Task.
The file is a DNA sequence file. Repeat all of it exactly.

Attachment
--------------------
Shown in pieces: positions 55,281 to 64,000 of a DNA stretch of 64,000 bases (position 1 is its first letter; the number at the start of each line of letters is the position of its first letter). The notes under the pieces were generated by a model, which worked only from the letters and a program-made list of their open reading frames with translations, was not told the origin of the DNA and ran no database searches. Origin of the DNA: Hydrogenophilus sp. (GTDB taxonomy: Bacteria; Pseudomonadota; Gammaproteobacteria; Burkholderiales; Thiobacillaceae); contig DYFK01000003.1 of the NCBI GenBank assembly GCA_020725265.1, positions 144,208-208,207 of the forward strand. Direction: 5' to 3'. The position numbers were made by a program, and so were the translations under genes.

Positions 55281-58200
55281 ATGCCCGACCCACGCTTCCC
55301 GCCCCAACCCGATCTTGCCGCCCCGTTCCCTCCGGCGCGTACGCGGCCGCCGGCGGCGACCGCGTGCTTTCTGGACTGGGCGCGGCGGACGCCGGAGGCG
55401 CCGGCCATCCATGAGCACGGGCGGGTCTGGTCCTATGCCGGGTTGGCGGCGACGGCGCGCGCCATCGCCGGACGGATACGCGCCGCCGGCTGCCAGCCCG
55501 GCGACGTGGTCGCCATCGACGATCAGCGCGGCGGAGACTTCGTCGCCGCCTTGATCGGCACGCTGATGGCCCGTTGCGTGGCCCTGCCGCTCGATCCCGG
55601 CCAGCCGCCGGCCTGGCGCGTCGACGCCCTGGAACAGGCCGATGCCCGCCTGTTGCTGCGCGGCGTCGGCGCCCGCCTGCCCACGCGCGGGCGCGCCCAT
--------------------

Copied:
Shown in pieces: positions 55,281 to 64,000 of a DNA stretch of 64,000 bases (position 1 is its first letter; the number at the start of each line of letters is the position of its first letter). The notes under the pieces were generated by a model, which worked only from the letters and a program-made list of their open reading frames with translations, was not told the origin of the DNA and ran no database searches. Origin of the DNA: Hydrogenophilus sp. (GTDB taxonomy: Bacteria; Pseudomonadota; Gammaproteobacteria; Burkholderiales; Thiobacillaceae); contig DYFK01000003.1 of the NCBI GenBank assembly GCA_020725265.1, positions 144,208-208,207 of the forward strand. Direction: 5' to 3'. The position numbers were made by a program, and so were the translations under genes.

Positions 55281-58200
55281 ATGCCCGACCCACGCTTCCC
55301 GCCCCAACCCGATCTTGCCGCCCCGTTCCCTCCGGCGCGTACGCGGCCGCCGGCGGCGACCGCGTGCTTTCTGGACTGGGCGCGGCGGACGCCGGAGGCG
55401 CCGGCCATCCATGAGCACGGGCGGGTCTGGTCCTATGCCGGGTTGGCGGCGACGGCGCGCGCCATCGCCGGACGGATACGCGCCGCCGGCTGCCAGCCCG
55501 GCGACGTGGTCGCCATCGACGATCAGCGCGGCGGAGACTTCGTCGCCGCCTTGATCGGCACGCTGATGGCCCGTTGCGTGGCCCTGCCGCTCGATCCCGG
55601 CCAGCCGCCGGCCTGGCGCGTCGACGCCCTGGAACAGGCCGATGCCCGCCTGTTGCTGCGCGGCGTCGGCGCCCGCCTGCCCACGCGCGGGCGCGCCCAT